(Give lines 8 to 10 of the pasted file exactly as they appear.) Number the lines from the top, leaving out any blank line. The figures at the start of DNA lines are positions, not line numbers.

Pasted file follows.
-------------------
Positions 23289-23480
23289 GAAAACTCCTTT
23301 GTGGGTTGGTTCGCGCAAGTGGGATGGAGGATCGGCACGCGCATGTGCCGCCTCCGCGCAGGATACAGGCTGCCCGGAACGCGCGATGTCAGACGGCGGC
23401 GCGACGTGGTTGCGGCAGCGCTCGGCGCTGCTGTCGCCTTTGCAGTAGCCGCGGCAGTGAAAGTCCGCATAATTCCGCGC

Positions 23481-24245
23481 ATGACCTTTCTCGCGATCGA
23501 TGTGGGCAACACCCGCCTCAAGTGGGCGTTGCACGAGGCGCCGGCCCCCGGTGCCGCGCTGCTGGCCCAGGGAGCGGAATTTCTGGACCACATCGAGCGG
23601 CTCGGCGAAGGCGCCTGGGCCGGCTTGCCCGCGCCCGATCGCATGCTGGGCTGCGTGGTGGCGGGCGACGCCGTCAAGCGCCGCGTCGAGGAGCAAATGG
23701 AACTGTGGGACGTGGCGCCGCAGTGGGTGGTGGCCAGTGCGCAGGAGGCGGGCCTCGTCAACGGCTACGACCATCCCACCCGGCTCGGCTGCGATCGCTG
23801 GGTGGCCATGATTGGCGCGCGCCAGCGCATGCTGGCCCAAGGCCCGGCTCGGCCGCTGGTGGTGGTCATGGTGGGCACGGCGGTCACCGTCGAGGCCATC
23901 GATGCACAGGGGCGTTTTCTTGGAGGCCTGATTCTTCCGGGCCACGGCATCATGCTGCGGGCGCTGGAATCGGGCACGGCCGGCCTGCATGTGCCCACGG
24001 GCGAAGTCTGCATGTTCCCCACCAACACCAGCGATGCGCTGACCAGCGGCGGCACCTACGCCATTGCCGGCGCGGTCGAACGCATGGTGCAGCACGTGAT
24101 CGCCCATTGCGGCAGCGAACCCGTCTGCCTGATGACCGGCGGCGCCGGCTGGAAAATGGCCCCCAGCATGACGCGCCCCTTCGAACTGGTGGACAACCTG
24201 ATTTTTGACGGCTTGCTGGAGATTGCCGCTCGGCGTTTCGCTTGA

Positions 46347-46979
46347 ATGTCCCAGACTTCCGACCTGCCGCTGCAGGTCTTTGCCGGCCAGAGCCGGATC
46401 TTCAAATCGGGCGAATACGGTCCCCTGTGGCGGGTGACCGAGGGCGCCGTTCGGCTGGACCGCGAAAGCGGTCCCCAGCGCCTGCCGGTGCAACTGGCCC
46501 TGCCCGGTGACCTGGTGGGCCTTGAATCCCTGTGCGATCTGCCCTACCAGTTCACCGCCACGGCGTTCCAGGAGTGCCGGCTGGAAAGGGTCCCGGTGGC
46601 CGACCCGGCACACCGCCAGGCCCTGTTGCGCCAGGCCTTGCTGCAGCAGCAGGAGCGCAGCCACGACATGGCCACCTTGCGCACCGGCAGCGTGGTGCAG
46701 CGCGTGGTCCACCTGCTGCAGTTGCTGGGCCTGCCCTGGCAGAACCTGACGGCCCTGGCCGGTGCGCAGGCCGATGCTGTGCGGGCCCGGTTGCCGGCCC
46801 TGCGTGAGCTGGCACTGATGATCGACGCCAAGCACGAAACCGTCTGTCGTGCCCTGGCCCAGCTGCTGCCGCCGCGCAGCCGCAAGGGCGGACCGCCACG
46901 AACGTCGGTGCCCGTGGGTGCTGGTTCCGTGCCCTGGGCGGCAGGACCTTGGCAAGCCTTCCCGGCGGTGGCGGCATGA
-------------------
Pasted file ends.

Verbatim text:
23601 CTCGGCGAAGGCGCCTGGGCCGGCTTGCCCGCGCCCGATCGCATGCTGGGCTGCGTGGTGGCGGGCGACGCCGTCAAGCGCCGCGTCGAGGAGCAAATGG
23701 AACTGTGGGACGTGGCGCCGCAGTGGGTGGTGGCCAGTGCGCAGGAGGCGGGCCTCGTCAACGGCTACGACCATCCCACCCGGCTCGGCTGCGATCGCTG
23801 GGTGGCCATGATTGGCGCGCGCCAGCGCATGCTGGCCCAAGGCCCGGCTCGGCCGCTGGTGGTGGTCATGGTGGGCACGGCGGTCACCGTCGAGGCCATC